A ‘true believer’ talks about southeast corridor, transit imperative

By Jan Wondra

Meet Stephanie Lawrence and you can feel as if you have met a force of nature. As the Colorado managing director of Texas-based Granite Properties, one of the largest property management groups in the Denver metro area, this young powerhouse is helping to change the perceptions of what property management is and how it plays out in our suburban environment.

“This will change the skyline for Village Center, and this will change the experience for Denver south and the corridor,” said Lawrence, speaking of the newest 300,000-square-foot project, the site Greenwood Village calls Village Center and Granite Properties prefers to call Granite Place at Village Center

The privately held company has developed more than 20 million square feet of office space in major markets around the country. In Denver metro, its headquarters in the Plaza Tower One Building at 6400 Fiddler’s Green Circle in Greenwood Village. It also owns High Pointe Tower, Prentice Plaza, and One Union Square. Lawrence joined Granite Properties in 2005 and helms a tightknit local staff.

The company’s approach is bullish on transit.

“We see firsthand the demand for light rail with the properties we own,” said Lawrence. “It’s the amenities, the activity, the sense of community. One of the things we’re really working hard on is to connect this new project and make everyone understand that this is the extension of the Village Center. There’s a perception in the market that east is not as good as west, and we’re working hard to connect this. We are exactly the same distance from light rail (as Plaza Tower One), and the new project will have eating options, a health club, all the options over on the west side. It’s all walkable.”

Lawrence is encouraged by the recent public conversation about development around transit stops and says it’s critical to our style of suburban-urban development.

“Where we differentiate from other projects is space. You go to One Belleview (Center), which sits on Denver land, and it’s a tight feel. In the suburbs, people still want space. Our value proposition is all about the employee experience. Our new projects all have open community space, both inside and outside. Even the lobby of our new project will have community areas. The future will be all about the experience—where do they want to come to work every day?”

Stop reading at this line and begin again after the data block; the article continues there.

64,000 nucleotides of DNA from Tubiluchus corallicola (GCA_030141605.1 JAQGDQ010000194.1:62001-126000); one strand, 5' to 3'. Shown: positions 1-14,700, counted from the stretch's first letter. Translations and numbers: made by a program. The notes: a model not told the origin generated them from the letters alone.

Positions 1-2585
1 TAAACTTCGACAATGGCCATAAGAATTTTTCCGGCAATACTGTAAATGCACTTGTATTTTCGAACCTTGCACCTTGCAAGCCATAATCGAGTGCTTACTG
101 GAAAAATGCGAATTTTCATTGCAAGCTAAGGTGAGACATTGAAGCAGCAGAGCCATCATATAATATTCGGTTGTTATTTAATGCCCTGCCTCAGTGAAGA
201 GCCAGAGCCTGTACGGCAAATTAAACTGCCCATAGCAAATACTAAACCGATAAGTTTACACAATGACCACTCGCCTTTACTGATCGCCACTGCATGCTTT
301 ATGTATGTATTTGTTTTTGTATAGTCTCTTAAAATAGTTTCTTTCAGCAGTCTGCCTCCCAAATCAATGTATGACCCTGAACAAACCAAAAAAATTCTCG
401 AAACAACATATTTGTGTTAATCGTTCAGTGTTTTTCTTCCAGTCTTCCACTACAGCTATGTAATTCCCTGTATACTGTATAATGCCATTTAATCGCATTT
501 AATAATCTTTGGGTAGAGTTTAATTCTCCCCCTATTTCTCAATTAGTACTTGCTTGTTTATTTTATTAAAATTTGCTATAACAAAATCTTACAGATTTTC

Lawrence is concerned about what she sees as a reluctance of some city governments, including Greenwood Village, to accept the development mix necessary around light rail stops.

“Way before we got involved (on our new project), Koelbel, who owned the land, reached out to the city. Usually, there is an element of the unknown, but usually, you have a decent feel if the city is behind you or not,” said Lawrence. “I’ve had some pretty direct conversations with the city. … This council has to get off their offensive stance on multifamily.”

As to the coming opportunity around the Orchard Station sub-area, she says, “I say that (the area) can have the right mix at Orchard Station if you can do something with the Triad.”

About the need for housing, specifically condos in the Denver south area, Lawrence is pragmatic.

“No one can do condos until they do something about the construction defect law. There are a lot of people working on it, but it isn’t coming anytime soon.”

She’s enthusiastic about the proximity of Granite Place at Village Center, as well as their current buildings, to light rail.

“The gist of the project is that we believe it offers a unique value proposition.  This is all about our potential clients and their employees’ experience,” said Lawrence. “People can’t underestimate the value of connectivity to light rail. The power of the light rail is real – the station stops are where people want to be. A healthy approach to development includes this understanding.”

The company is leading the market in what it calls a customer-tenant-centric mentality, according to Lawrence.

“We look at a building as a community for its occupants,” she said. “They need to understand that you value them. A few years ago, when you talked about your business, people talked about the building, the bricks, and mortar.  We changed our focus to ‘what does the customer want?’ It’s a customer-focus instead of a building focus—a different view of real estate.”

Two things drive Lawrence forward.

“We’re a huge believer in Denver southeast – we own here, we experience it. There’s a reason that we own this much real estate in this area,” she said. “And we’re believers in transit.”

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